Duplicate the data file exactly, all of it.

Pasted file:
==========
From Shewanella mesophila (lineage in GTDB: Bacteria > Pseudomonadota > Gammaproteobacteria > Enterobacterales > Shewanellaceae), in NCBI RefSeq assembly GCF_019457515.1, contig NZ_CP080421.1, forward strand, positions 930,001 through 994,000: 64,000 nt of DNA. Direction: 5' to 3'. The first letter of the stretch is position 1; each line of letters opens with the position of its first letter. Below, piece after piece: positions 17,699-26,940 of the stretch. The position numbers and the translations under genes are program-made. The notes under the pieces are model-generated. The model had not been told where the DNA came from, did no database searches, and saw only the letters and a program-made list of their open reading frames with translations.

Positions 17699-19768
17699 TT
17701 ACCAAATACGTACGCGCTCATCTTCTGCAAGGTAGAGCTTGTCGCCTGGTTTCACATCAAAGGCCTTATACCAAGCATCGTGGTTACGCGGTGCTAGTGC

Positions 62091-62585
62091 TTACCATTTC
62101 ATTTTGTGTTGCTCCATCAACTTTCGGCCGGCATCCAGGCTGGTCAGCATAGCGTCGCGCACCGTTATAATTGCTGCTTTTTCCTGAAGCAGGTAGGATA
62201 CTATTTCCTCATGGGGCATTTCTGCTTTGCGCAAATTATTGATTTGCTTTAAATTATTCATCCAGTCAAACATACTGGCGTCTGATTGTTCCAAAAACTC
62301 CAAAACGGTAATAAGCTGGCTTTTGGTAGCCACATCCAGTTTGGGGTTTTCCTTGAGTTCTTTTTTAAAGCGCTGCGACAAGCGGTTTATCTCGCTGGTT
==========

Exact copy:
From Shewanella mesophila (lineage in GTDB: Bacteria > Pseudomonadota > Gammaproteobacteria > Enterobacterales > Shewanellaceae), in NCBI RefSeq assembly GCF_019457515.1, contig NZ_CP080421.1, forward strand, positions 930,001 through 994,000: 64,000 nt of DNA. Direction: 5' to 3'. The first letter of the stretch is position 1; each line of letters opens with the position of its first letter. Below, piece after piece: positions 17,699-26,940 of the stretch. The position numbers and the translations under genes are program-made. The notes under the pieces are model-generated. The model had not been told where the DNA came from, did no database searches, and saw only the letters and a program-made list of their open reading frames with translations.

Positions 17699-19768
17699 TT
17701 ACCAAATACGTACGCGCTCATCTTCTGCAAGGTAGAGCTTGTCGCCTGGTTTCACATCAAAGGCCTTATACCAAGCATCGTGGTTACGCGGTGCTAGTGC

Positions 62091-62585
62091 TTACCATTTC
62101 ATTTTGTGTTGCTCCATCAACTTTCGGCCGGCATCCAGGCTGGTCAGCATAGCGTCGCGCACCGTTATAATTGCTGCTTTTTCCTGAAGCAGGTAGGATA
62201 CTATTTCCTCATGGGGCATTTCTGCTTTGCGCAAATTATTGATTTGCTTTAAATTATTCATCCAGTCAAACATACTGGCGTCTGATTGTTCCAAAAACTC
62301 CAAAACGGTAATAAGCTGGCTTTTGGTAGCCACATCCAGTTTGGGGTTTTCCTTGAGTTCTTTTTTAAAGCGCTGCGACAAGCGGTTTATCTCGCTGGTT